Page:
She came to me, wanting to know my ideas on a gift that she could give. We went back and forth with ideas, nothing being quite right. Lots of lovely ideas, but not quite what she was looking for; nothing that touched her heart or expressed what she wanted to say to those still struggling.
She and I didn't talk a lot about this. So I don't really know, beyond the superficial, why she wanted to give a gift to the current Fertile Yoga students. I know what she said. I elaborated what she said, in my own mind; to her offering support to those still struggling with infertility. For holding space, having been successful, for those who have not been yet.
The gift she discovered to share, was perfect. Absolutely perfect. I presented them to the class in Norwalk and they were immediately opened and placed on their wrists. They were touched. I was touched. Deep down in our hearts.
A Big Thanks to Our Former Fertile Yoga Student!
Thank you to our former Fertile Yoga student, who took a look behind her and remembered those women still in fertility treatment. Who remembered what it was like to feel fear, jealousy and not know if the outcome would be a baby and the family of our dreams.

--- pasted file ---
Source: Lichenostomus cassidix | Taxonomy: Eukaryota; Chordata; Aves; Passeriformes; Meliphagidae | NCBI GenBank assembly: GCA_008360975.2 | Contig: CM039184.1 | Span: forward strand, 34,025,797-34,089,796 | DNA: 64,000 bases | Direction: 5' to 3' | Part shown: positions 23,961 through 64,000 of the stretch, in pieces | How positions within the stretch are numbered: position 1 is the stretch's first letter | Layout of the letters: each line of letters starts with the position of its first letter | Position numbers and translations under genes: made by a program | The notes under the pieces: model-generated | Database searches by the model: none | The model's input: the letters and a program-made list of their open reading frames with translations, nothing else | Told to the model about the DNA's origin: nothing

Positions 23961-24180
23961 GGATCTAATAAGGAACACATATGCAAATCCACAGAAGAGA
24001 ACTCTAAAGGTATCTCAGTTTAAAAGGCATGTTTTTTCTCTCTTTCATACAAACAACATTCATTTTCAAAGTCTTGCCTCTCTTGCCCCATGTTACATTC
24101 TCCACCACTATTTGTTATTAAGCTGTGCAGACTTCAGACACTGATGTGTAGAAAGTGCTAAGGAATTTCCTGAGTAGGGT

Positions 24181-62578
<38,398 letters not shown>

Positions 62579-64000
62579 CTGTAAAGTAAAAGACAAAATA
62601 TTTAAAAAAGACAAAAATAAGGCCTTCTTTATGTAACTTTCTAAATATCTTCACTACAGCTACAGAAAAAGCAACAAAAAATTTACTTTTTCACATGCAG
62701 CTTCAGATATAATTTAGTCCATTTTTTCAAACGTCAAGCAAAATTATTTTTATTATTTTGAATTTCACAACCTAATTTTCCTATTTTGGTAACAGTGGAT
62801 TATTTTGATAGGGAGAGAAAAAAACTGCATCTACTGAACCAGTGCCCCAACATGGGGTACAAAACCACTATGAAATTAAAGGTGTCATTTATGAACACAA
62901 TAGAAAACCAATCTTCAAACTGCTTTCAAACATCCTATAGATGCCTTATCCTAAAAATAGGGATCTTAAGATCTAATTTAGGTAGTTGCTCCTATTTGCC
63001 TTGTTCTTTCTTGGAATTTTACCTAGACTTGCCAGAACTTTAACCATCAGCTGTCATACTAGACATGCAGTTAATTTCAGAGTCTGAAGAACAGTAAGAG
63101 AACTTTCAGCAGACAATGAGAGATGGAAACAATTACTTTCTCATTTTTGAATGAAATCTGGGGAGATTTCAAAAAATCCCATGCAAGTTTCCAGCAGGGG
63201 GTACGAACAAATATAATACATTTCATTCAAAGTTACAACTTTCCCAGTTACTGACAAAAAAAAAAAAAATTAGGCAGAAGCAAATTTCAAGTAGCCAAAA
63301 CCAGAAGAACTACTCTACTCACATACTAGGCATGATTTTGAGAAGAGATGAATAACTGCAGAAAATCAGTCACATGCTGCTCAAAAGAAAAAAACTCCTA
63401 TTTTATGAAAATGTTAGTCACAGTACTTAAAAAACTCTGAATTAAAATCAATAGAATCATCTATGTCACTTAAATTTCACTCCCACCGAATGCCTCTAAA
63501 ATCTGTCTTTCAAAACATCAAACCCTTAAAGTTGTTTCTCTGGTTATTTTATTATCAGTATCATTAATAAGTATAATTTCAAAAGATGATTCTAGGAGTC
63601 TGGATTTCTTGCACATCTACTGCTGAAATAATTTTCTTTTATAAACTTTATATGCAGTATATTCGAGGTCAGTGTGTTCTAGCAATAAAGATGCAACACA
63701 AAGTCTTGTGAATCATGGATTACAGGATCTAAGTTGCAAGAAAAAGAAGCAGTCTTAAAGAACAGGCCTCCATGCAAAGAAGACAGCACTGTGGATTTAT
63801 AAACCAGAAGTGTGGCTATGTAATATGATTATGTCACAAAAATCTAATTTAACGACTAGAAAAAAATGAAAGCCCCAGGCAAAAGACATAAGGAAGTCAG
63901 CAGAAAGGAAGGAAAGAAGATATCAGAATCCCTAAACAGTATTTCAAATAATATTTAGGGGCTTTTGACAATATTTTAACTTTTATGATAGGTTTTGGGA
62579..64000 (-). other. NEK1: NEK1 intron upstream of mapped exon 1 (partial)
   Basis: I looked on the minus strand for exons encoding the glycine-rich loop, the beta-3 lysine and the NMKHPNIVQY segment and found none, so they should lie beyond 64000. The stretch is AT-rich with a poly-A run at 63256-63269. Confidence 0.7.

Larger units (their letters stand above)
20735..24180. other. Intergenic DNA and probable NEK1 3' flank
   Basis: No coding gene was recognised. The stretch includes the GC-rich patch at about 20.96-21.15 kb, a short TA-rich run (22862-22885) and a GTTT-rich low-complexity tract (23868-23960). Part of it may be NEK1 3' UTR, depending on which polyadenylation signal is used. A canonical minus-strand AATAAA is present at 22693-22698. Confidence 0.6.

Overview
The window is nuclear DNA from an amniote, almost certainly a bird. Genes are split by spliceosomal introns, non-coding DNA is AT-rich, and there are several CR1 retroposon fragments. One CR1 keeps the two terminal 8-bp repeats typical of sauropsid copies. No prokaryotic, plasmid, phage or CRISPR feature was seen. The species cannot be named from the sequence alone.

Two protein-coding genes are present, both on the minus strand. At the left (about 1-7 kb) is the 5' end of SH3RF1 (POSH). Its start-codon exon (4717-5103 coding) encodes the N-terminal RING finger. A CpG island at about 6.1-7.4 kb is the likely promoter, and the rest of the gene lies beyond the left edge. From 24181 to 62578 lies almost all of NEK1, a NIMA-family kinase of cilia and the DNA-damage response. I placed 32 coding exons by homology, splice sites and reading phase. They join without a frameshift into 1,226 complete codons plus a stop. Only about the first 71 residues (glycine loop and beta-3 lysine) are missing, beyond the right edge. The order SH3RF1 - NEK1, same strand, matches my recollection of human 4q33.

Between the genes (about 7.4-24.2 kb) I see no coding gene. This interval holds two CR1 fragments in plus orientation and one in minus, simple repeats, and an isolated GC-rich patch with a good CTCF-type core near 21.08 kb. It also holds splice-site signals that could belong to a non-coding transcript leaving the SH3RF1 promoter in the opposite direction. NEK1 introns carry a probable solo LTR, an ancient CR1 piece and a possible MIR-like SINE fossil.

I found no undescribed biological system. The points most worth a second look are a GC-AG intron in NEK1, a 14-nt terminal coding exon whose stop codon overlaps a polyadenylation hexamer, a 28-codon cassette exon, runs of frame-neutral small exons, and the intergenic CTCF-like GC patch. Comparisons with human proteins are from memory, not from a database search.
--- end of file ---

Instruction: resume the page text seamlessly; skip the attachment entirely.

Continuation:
The gifts were lovely but not nearly as lovely as simply being remembered. Being thought of; being cared for. That was the true gift.
"I alone cannot change the world, but I can cast a stone across the waters to create many ripples." — Mother Teresa
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In Many Different Opportunities Will You Find Fertility
Sometimes a picture is worth a thousand words.
Grow something. Nurture it. Find what is needed to nourish and sustain it.
Find your own fertility. Beyond becoming pregnant.
Lisa Rosenthal's Google+
OB/Gyn's Should Tell You That Getting Pregnant at 28 is Easier Than at 38 or 46
Maybe I've told this story here before. If I have and you've read it, please forgive me. It bears repeating. A good friend of mine, my running partner at the time, was furious at her Obstetrician/Gynecologist (OB/Gyn). She had been in for a routine visit, her yearly exam, and everything was going very well. At least for an OB/Gyn visit, which traditionally is not hugely fun. Nothing was wrong, all the regular tests were run. Questions were asked regarding menstrual cycle, birth control being used, fatigue level, etc.
Etc, though, ended with a few questions that upset my friend. The questions were "Are you planning to have a family? And if so, when were you thinking of starting?" My friend was pissed. Indignant. She thought he had a lot of nerve. That he was nosy. In her business. And she wanted me to agree with her. She expected that I would agree with her.